During the summer and autumn he would roam, sketching, through northern New York and New England. He would spend the winter in his Chicago studio working from his sketches by first outlining the landscapes made dring the summer and then painting the colors from memory. On the summer jaunts, he would lead classes of sketchers in New York and Vermont. When he returned to Chicago in the autumn he would sometimes take a sketching class to Wisconsin. He mixed his own pigments with mortar and pestle. Since painted dishes were popular in the Victorian era, Bigelow also spent some of his time painting beautiful china.
His studio was often empty because so many of his works were away on exhibition. He had as many as 20 to 22 paintings "hanging on the line" at one time. About 1887, he was asked to become a charter member of the Academy of Design, which developed into the Art Institute of Chicago. In his 80s he was honored at a banquet given by the Society of Artists for his services to art in Chicago.
One of the reasons for the popularity of his work in the Midwest was the interest of the new wealthy industrialists and railroad promoters who originally came from the East. They could afford to buy landscapes of New England and scenes of old homesteads back East.
In the great Chicago Columbian Exposition of 1893 Bigelow exhibited an autumn painting of Lake George. A landscape of the AuSable Valley with Whiteface Mountain in the background is now at the Adirondack Museum in Blue Mountain Lake, New York. This can be seen upon request if it is not on exhibit. According to the accession folder, the Whiteface landscape was discovered in Bennington, Vermont. It was restored by Gustav E. Kiliman of Boston, "lined with wax adhesive on aluminum and linen, cleaned, treated and resurfaced". It is dated 1895 and signed D. F. Bigelow.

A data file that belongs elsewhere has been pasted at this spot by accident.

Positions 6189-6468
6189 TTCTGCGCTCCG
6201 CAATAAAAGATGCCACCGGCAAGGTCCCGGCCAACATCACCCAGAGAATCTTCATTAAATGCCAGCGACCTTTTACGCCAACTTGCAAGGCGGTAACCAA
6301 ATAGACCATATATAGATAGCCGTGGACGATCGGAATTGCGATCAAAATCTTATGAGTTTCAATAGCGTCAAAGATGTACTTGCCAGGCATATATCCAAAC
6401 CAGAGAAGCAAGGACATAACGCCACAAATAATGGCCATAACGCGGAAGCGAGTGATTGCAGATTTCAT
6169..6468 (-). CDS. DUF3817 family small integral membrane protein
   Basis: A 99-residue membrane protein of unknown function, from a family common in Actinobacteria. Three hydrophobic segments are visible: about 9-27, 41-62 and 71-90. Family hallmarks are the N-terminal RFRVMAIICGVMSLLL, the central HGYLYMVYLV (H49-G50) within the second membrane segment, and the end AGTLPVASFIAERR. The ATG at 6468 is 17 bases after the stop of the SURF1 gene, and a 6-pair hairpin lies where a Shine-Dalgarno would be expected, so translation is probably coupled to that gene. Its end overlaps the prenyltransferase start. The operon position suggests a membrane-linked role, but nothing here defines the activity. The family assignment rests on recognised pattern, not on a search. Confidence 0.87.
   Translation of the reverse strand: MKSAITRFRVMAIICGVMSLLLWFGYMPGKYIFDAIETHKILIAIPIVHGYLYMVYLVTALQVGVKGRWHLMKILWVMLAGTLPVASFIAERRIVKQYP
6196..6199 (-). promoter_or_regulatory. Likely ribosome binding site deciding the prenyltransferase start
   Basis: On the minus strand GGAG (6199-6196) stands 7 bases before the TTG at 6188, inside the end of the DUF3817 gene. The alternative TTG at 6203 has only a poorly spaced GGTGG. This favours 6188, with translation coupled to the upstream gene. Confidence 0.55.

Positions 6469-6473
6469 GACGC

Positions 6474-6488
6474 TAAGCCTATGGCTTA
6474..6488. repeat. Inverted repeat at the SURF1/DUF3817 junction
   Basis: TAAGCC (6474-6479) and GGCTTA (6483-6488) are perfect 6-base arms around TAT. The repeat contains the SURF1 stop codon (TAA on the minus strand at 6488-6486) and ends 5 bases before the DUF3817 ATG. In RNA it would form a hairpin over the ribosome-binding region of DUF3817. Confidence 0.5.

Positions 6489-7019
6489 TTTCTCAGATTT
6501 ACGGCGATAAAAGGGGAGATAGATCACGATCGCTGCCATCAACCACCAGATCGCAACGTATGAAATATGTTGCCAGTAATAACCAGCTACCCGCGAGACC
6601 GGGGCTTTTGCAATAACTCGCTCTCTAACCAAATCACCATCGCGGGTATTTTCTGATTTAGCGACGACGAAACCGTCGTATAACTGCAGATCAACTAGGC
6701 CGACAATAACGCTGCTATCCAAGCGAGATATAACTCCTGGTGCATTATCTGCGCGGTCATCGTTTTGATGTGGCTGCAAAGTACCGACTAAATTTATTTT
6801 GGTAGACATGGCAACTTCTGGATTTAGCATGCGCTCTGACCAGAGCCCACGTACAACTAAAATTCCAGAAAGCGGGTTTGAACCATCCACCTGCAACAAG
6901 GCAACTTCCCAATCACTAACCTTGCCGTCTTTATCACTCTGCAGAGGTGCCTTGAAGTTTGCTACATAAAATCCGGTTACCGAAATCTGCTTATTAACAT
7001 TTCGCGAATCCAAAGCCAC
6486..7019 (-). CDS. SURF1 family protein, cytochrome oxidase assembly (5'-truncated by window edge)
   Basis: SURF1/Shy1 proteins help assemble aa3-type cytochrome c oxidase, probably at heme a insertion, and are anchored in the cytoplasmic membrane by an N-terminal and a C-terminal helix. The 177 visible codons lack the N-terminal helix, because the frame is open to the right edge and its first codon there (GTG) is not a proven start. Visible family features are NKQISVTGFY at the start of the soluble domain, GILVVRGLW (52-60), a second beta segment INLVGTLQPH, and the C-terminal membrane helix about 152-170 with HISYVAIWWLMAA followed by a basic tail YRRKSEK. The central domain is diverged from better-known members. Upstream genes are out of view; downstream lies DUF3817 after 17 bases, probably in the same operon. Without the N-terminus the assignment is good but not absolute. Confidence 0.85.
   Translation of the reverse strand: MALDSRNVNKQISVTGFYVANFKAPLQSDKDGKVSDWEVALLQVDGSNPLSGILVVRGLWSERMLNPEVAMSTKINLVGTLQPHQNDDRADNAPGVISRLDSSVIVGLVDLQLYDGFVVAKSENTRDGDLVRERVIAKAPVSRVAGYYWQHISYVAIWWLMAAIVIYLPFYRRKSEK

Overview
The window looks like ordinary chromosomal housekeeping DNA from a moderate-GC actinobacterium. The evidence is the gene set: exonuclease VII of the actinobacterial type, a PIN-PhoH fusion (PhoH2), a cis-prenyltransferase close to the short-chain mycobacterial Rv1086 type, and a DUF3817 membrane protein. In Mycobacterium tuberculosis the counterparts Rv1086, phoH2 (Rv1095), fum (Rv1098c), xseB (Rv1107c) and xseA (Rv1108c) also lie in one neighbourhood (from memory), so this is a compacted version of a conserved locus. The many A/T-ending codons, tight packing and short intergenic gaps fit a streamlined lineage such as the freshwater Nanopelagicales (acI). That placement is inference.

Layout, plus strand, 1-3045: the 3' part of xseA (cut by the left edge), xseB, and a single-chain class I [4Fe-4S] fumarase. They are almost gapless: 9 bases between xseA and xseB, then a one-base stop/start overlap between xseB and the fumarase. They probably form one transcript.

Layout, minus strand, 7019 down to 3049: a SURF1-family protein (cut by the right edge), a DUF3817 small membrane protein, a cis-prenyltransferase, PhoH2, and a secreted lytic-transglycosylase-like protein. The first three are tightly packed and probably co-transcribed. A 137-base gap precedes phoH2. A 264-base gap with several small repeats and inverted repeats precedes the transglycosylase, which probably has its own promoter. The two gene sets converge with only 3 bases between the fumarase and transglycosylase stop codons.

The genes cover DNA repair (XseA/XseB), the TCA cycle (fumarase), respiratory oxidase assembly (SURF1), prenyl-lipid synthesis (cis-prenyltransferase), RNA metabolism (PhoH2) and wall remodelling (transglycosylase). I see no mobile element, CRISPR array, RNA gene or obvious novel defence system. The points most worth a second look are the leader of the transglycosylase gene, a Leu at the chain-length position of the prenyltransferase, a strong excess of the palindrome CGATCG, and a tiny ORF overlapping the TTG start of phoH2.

Another signed painting, dated 1905, of the Barker farmhouse near Peru is owned by Virginia M. Burdick. On the back are historical notes which are as interesting as the painting itself One of the notes reads: "The house to which Phoebe Ketchum Edgerton, maternal grandmother of Charlotte Barnes Bigelow (Daniel Folger Bigelow's wife), was carried on a bed from her home in Plattsburgh and remained during the battle of Plattsburg". The other note reads: "For Nicholas Barker, painted by his cousin, Daniel Folger Bigelow, in the eighty-second year of his age, June 1855-1905." The date reveals that the painting was a gift for the 50th wedding anniversary of Nicholas Barker and Hanna Irish, his wife.
Some of the other Bigelow paintings include, in Peru, an orchard, Davis Pond and Hilliard Brook (now Macomb Park); Whiteface Mountain from many angles; AuSable River near Clintonville, New York; Paradox Lake; Morning in the Berkshires; many views of Lake Champlain, and Lake Fairlee in Vermont. In the Midwest he painted Lake Geneva, Wisconsin.